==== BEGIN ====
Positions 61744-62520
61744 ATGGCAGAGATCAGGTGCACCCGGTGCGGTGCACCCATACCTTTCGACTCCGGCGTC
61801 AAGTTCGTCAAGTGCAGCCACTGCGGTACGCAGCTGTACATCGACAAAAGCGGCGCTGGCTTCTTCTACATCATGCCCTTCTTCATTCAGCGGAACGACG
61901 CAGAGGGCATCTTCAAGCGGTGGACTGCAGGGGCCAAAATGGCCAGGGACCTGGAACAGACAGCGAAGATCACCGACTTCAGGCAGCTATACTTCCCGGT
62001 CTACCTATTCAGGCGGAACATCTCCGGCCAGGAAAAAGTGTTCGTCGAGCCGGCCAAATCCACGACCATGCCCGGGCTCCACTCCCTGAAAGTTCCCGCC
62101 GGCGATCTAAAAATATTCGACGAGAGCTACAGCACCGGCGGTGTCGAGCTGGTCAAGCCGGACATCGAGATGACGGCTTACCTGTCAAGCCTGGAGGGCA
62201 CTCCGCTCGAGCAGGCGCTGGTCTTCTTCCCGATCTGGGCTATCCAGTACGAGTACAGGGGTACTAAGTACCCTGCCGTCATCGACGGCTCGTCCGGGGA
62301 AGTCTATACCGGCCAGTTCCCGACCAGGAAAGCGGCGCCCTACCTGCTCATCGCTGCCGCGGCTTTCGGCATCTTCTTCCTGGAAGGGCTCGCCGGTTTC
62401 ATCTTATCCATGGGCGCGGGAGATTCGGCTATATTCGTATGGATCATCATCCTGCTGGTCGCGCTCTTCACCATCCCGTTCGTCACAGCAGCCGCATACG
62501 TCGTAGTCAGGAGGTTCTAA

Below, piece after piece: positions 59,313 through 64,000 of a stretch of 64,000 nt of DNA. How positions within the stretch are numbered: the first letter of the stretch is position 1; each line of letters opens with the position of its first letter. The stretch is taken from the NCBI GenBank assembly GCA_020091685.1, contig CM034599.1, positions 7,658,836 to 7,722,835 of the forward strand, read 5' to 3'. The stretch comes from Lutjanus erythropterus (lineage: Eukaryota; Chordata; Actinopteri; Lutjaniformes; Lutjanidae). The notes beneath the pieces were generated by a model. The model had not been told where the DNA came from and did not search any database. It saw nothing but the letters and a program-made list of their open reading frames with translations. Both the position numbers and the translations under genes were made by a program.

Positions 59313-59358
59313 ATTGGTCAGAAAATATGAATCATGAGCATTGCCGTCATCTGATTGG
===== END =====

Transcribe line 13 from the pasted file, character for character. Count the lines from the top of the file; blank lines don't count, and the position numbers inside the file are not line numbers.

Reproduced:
59313 ATTGGTCAGAAAATATGAATCATGAGCATTGCCGTCATCTGATTGG